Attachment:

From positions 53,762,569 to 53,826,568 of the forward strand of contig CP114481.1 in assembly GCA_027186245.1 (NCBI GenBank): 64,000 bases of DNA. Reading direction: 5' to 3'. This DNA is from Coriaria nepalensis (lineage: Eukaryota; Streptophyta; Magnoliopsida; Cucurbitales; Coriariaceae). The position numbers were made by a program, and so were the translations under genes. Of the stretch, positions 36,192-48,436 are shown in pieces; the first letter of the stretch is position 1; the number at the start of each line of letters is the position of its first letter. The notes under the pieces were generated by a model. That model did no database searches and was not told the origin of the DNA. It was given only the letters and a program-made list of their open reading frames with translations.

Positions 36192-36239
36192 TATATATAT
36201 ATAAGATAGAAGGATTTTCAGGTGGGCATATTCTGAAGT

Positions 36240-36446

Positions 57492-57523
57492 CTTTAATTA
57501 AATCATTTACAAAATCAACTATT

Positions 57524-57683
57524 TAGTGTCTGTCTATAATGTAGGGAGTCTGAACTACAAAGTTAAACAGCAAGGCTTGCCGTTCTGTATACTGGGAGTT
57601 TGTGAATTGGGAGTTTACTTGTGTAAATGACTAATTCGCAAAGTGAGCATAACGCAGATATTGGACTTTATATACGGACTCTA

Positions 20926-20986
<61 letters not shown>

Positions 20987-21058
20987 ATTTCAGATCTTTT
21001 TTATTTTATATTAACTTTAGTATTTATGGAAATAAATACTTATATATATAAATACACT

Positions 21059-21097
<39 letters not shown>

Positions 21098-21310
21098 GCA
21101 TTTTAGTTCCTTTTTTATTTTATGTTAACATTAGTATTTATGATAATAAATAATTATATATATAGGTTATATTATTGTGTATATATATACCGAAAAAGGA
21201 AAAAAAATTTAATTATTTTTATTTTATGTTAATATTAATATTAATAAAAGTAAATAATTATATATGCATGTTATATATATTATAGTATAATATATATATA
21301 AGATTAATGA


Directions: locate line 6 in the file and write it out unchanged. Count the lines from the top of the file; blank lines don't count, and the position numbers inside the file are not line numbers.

Positions 57492-57523